Turkey's power consumption to grow at rapid pace

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19 June 2014, Electricity, Nuclear, Solar, Wind

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Despite uncertainty in the government, with Recep Tayyip Erdogan facing a number of protests to resign after his comments on the Soma mine disaster, Turkey's economy continues to grow as its population and its consumer spending power both increase. These factors will lead to greater demand for power from industrial sectors such as automotive, construction, and manufacturing. Datamonitor Energy forecasts the industrial sector will account for slightly over 46% of Turkey's energy consumption by 2030. It should be noted that some of the growing sectors are heavily machinery-orientated, and this could further increase the demand for power.

We project overall electricity demand to reach 434.6TWh per annum by 2030. This equates to a compound annual growth rate of 4.6% from 2013 to 2030. Both residential and commercial energy demand are expected to exceed 100TWh each in the same timeframe. Transport will account for the smallest portion of energy demand, equating to less than 0.5% of the country's total annual energy consumption over the next 16 years. The adoption of expensive electric cars in emerging nations such as Turkey is unlikely due to the costly nature of these cars' batteries and the limited number of recharging outlets for electric vehicles.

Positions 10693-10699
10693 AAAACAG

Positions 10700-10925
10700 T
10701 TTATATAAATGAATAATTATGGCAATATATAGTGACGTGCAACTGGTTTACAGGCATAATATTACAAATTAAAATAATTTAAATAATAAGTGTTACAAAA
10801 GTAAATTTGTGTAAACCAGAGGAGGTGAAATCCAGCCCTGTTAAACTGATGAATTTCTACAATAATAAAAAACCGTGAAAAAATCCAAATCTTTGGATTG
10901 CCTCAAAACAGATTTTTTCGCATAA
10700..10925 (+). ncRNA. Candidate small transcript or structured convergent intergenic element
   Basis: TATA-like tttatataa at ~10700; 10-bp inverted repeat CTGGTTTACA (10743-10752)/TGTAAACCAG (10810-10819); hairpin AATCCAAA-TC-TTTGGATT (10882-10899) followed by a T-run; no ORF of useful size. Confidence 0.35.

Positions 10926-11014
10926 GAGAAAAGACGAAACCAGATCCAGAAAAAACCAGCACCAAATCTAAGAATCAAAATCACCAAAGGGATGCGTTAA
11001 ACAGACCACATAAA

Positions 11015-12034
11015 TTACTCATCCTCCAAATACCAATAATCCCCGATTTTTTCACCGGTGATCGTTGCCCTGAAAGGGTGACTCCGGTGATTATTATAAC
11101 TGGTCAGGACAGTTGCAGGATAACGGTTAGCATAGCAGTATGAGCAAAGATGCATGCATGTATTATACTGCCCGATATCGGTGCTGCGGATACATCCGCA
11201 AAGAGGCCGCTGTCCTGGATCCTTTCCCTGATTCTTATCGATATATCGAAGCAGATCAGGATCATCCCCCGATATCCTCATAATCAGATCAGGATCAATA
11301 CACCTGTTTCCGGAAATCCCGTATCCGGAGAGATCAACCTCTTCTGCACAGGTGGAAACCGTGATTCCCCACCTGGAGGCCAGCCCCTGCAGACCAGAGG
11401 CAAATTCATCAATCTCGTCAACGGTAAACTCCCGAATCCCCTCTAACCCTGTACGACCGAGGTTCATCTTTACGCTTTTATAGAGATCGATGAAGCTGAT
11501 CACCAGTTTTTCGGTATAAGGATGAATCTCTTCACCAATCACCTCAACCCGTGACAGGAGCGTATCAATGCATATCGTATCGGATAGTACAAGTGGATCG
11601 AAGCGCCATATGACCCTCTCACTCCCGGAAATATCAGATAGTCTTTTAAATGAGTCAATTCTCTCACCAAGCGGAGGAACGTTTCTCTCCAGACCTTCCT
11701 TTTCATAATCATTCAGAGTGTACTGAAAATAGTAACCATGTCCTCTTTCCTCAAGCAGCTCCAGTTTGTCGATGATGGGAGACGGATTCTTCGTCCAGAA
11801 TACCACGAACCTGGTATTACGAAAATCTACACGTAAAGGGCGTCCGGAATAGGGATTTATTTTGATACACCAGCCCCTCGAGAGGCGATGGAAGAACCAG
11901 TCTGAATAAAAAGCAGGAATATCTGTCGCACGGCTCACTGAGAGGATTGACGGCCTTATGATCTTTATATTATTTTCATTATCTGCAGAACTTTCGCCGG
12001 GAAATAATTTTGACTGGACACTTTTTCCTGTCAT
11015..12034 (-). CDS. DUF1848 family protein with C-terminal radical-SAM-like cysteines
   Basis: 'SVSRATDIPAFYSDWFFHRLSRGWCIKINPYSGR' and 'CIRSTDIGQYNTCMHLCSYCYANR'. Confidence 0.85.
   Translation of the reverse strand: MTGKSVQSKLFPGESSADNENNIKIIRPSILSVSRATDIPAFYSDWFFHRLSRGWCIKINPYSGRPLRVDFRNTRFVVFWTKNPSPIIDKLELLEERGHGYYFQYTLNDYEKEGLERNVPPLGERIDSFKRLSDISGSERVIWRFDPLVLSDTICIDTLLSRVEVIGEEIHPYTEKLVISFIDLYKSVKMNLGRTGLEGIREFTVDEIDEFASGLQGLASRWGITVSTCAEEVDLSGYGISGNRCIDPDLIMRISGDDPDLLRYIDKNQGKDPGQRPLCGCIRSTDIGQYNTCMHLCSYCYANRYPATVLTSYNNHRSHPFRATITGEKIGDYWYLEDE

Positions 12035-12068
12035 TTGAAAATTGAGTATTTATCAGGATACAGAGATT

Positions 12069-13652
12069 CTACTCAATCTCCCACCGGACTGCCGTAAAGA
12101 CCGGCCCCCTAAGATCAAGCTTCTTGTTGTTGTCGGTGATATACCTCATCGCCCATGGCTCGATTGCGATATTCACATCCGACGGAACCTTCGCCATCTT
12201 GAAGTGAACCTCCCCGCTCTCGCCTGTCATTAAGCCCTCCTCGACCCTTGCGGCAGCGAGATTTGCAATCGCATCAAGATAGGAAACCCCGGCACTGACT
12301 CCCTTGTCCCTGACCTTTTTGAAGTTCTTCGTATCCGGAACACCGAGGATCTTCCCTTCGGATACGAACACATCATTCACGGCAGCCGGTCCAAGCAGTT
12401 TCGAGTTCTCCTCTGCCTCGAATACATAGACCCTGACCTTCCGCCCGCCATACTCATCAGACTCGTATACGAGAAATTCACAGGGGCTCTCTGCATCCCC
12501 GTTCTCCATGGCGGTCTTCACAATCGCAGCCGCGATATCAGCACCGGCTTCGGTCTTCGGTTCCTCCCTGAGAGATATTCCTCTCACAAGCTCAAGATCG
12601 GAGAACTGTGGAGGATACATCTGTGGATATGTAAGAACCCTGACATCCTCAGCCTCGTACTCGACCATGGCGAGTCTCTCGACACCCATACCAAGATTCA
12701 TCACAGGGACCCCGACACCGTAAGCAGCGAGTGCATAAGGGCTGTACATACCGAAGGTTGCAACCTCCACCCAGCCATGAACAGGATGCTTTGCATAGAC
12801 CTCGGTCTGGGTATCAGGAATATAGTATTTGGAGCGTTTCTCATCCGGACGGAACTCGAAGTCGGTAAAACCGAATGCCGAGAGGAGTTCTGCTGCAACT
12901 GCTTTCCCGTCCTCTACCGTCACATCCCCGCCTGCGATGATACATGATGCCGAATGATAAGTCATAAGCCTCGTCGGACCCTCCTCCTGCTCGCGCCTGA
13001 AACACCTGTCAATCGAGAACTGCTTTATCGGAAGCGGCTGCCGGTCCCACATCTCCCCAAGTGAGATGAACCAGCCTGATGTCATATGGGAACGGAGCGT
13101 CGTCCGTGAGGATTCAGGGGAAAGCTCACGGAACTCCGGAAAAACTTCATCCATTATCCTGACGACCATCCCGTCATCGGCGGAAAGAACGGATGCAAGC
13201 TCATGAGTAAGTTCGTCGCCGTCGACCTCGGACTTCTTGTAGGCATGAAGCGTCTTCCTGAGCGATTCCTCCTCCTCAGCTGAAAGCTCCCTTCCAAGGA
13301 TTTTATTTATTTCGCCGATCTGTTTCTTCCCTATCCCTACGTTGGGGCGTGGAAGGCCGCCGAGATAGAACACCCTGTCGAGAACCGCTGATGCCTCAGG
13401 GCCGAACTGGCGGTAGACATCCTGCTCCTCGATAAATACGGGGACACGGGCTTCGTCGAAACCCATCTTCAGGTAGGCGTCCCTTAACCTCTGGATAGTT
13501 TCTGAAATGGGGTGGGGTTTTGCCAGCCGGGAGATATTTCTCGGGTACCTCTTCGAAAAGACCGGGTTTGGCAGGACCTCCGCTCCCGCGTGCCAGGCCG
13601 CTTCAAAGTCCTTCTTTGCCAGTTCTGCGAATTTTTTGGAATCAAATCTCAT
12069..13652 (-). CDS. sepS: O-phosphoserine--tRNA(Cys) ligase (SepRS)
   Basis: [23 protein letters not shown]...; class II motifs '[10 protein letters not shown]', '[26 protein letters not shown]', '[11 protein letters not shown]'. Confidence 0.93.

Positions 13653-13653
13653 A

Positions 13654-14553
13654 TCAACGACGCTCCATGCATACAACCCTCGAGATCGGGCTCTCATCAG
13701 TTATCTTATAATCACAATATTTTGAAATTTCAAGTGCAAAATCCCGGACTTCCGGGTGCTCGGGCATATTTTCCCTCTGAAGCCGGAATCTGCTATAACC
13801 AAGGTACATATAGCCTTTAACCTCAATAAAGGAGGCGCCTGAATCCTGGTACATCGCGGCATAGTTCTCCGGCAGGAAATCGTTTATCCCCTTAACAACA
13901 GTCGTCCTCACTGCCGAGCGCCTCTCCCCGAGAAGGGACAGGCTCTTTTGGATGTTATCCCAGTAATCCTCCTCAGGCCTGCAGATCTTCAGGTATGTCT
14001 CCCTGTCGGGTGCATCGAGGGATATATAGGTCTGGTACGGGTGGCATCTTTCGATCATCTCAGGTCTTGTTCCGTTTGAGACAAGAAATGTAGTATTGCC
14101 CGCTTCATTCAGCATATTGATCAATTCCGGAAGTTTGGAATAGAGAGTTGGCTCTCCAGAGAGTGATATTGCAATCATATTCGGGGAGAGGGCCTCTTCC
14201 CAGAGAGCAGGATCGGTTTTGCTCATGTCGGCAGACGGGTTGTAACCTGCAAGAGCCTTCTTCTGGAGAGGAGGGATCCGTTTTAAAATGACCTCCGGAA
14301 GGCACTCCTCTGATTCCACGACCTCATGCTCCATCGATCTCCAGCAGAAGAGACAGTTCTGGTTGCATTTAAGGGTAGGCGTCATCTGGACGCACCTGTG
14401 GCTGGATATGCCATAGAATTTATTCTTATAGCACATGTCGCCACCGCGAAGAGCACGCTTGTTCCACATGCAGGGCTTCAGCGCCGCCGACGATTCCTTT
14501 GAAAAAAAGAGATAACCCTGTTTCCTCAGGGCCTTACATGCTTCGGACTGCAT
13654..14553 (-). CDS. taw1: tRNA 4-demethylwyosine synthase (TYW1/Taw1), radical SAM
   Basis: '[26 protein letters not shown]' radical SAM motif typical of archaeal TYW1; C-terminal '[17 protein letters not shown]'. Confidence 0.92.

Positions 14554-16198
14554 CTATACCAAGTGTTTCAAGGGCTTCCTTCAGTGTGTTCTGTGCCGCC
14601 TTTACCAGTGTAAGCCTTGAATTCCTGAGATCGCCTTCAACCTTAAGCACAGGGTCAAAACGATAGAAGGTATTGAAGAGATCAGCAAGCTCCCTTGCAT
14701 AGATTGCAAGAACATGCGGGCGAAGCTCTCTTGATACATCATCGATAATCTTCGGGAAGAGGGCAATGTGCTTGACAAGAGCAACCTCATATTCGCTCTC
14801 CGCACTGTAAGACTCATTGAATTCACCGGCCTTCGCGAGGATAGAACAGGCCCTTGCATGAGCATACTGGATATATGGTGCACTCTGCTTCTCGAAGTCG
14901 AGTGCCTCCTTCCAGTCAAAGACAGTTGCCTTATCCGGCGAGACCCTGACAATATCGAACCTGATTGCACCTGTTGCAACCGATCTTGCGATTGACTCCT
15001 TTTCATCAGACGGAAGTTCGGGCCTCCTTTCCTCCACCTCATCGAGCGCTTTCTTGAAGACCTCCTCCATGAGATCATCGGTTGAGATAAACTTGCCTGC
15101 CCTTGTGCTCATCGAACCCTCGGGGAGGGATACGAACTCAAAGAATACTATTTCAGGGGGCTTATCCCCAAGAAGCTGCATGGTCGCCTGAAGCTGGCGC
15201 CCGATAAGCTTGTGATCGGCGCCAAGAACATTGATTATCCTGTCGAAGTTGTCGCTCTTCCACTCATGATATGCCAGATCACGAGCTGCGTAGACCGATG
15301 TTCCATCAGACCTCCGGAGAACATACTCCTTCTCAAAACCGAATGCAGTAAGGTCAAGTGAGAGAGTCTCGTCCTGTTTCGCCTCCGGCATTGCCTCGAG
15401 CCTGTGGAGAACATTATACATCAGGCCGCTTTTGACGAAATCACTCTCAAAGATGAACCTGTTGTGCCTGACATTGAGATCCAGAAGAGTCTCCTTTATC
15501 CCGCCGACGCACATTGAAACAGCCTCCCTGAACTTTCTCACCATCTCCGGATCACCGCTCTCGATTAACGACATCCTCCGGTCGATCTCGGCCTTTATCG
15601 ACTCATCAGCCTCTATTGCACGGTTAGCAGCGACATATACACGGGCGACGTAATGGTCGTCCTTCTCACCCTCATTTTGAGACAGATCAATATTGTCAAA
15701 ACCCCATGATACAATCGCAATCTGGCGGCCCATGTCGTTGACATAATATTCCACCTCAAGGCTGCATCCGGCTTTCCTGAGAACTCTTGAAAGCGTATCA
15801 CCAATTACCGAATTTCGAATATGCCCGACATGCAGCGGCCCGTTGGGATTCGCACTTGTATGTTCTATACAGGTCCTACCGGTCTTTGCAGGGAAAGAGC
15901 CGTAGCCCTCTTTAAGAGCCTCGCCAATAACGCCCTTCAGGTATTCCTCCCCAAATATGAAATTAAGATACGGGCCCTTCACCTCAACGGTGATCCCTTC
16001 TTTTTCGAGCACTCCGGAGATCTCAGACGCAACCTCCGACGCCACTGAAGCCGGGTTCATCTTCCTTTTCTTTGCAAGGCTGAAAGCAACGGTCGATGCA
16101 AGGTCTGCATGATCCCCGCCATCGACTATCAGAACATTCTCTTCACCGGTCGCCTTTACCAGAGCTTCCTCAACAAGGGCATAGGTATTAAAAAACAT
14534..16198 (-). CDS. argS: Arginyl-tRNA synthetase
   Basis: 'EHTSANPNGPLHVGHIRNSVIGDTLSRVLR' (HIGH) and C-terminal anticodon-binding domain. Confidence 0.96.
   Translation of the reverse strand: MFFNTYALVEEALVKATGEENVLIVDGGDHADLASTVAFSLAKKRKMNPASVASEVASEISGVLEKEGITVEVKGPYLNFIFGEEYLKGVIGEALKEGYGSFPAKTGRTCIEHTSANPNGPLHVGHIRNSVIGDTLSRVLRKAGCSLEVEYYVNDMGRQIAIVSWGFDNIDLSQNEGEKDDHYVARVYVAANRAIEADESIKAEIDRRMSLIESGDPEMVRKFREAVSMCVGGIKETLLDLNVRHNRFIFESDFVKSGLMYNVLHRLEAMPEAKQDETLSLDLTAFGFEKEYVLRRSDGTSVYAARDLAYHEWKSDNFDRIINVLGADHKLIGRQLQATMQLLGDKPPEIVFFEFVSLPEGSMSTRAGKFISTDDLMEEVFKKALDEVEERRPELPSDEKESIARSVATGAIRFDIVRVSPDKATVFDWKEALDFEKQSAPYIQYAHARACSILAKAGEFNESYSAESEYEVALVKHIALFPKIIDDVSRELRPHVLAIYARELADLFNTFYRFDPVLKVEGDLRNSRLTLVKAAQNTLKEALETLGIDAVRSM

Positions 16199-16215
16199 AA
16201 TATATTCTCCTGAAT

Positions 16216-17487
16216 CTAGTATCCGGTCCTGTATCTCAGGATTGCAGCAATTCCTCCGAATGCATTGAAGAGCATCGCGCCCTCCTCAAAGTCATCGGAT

Natural gas will continue to be Turkey's major contributor to power generation, fueling more than a third of the country's total power production. Turkey is ramping up its gas-fired power generation capabilities, and an additional 9.6GW of capacity is earmarked to come online in the next 15 years. The country's transcontinental location makes it an ideal energy transit hub for the movements of oil and natural gas between Russia, the Caspian region, and the Middle East and Europe, further enhancing the appeal of natural gas as a power generation fuel for Turkey.

Nevertheless, hydro and coal-fired power generation will continue to play an important role in the country's power generation, accounting for the remaining supply of electricity. Renewable energies, particularly solar, are projected to play a minimal role in the country's energy production, with weak government feed-in tariffs and short contract periods the major inhibitors. A key point for the future is the start of nuclear power generation from 2022, and Datamonitor Energy foresees this energy source accounting for a 13.7% share of Turkey's total power generation by 2030.

www.datamonitorenergy.com / asken@datamonitor.com / @DatamonitorEN

Source: MarketLine

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